The choice for developers is to either pay the penalty - 15 per cent on land cost - or sell the balance to a holding company, which would involve stamp duty levied on the unit prices instead and could be lower.

FCL's exposure to the ABSD is minimal, he added. It could stand to incur penalties for eCO, its joint venture project with Far East Organization and Sekisui House, which has 23 units left, and may have to pay Qualifying Certificate penalties on a bungalow in Holland Park.

The company is still in the market for land, and was the third highest bidder at the Lorong Lew Lian land tender that closed last week. But Singapore developers face margins that are barely at 10 per cent - which a price correction of 10 to 15 per cent could erode - down from 30 to 40 per cent previously.

Prospects look brighter overseas.

FCL completed the integration of Australand in October last year and it was rebranded as Frasers Property Australia (FPA) in August.

FPA launched a new retail business unit last month. While it had previously sold off retail elements in its mixed developments, FCL's retail expertise now means it could retain these or build them bigger - and even inject them into Frasers Centrepoint Trust some time later.

FPA is jointly developing Central Park in Sydney with Sekisui House Australia. FPA is also planning a 400,000 sq ft mall as part of an upcoming mixed-use project in Edmondson Park, Sydney.

Fundamentals in Sydney remain strong despite news reports that foreign buyers are pushing up prices, added Mr Lim. But foreign buyers form a limited portion of demand, and made up about 17 per cent of FPA's homebuyers last year.

Improved margins in Australia should flow through the books in the 2016 financial year, said FPA chief executive Rod Fehring.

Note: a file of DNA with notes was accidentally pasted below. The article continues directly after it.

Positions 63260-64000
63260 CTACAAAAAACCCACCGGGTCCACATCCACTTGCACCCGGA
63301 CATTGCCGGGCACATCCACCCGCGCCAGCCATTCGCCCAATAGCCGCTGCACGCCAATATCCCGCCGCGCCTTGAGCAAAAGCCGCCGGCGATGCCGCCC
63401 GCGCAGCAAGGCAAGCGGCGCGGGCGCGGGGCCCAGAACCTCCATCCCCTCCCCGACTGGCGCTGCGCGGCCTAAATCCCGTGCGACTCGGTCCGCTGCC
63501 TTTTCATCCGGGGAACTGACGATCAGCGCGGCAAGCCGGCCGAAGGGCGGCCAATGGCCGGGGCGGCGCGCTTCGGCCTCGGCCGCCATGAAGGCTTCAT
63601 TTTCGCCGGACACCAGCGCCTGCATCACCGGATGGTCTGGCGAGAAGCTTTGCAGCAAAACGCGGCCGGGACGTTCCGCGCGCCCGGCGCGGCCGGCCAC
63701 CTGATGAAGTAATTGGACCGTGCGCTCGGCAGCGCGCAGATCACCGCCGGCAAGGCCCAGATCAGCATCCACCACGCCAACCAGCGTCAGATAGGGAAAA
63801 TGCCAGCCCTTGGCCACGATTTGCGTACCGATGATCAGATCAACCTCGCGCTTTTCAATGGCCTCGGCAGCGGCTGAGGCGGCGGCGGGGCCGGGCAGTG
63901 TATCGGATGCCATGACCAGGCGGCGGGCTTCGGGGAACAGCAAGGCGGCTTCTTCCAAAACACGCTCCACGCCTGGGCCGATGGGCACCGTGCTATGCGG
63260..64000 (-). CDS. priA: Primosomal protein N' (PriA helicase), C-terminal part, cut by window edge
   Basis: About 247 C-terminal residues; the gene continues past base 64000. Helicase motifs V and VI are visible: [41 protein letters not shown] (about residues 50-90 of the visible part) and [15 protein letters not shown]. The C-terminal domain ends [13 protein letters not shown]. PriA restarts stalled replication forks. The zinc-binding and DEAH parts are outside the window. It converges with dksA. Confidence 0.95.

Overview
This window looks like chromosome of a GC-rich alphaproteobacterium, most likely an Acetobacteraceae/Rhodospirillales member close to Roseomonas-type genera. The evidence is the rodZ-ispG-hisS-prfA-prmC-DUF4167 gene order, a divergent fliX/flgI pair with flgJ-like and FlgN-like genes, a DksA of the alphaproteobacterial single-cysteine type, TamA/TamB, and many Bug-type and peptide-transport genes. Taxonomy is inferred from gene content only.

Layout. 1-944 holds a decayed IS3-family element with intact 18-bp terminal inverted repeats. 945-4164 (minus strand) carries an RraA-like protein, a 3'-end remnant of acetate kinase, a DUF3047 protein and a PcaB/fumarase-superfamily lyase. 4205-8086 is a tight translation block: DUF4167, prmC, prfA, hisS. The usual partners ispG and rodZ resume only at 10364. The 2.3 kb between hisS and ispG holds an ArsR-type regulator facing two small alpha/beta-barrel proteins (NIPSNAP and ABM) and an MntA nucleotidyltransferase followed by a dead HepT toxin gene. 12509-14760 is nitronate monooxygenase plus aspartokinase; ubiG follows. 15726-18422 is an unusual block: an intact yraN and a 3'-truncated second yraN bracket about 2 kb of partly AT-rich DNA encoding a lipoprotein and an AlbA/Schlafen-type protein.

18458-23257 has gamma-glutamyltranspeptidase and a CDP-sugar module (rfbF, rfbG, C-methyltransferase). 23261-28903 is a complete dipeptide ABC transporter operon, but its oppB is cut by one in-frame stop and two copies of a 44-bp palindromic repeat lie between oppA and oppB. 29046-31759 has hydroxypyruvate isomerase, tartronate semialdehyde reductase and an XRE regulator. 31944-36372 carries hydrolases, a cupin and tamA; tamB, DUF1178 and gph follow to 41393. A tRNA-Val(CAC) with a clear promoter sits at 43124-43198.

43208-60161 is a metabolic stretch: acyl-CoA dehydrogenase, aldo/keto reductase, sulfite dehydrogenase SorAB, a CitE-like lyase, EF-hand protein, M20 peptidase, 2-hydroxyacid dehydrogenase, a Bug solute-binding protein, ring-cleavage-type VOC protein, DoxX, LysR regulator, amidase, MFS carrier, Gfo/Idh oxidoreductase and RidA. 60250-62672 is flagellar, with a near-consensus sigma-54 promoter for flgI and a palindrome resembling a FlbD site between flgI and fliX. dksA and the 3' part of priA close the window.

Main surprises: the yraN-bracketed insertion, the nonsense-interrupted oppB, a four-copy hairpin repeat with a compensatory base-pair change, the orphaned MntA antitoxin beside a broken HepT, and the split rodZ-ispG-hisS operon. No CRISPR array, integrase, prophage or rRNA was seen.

Unit sales in China rose about 26 per cent from last year to 2,400 this year. FCL still has about 1,200 unsold units and a land bank of about 4,400 units, which could last the company about three years. "We are in no big hurry to acquire more land in China... But the fundamentals for real estate there have not changed," said Mr Lim.

On the commercial front, FCL has started a $50 million revamp at The Centrepoint, while Waterway Point in Punggol should be completing this month. Construction of Frasers Tower started in May.

Mr Lim also said Frasers Hospitality grew fast during the year, acquiring 29-hotel Malmaison group. The unit is on track to achieve 30,000 rooms by 2019.

"I see the hospitality unit growing by leaps and bounds. It makes sense as a lot of its business is management fee-based, so little equity is required," he said.

This supports FCL's aim of growing its recurrent income, which formed 58 per cent of operating profit as at Sept 30, up from 50 per cent a year earlier - well within targets of 50 to 60 per cent in the long term, Mr Lim said.

Net profit shot up 54 per cent to $771.27 million for the year on a 62 per cent rise in revenue to $3.56 billion, thanks mainly to a full year's contribution from FPA.

FCL declared a dividend of 6.2 cents for the full year on top of an interim dividend of 2.4 cents, similar to a year earlier. The counter closed up 0.5 cent at $1.66 yesterday.

A version of this article appeared in the print edition of The Straits Times on November 10, 2015, with the headline 'FCL aims to tap brighter growth prospects overseas'. Print Edition | Subscribe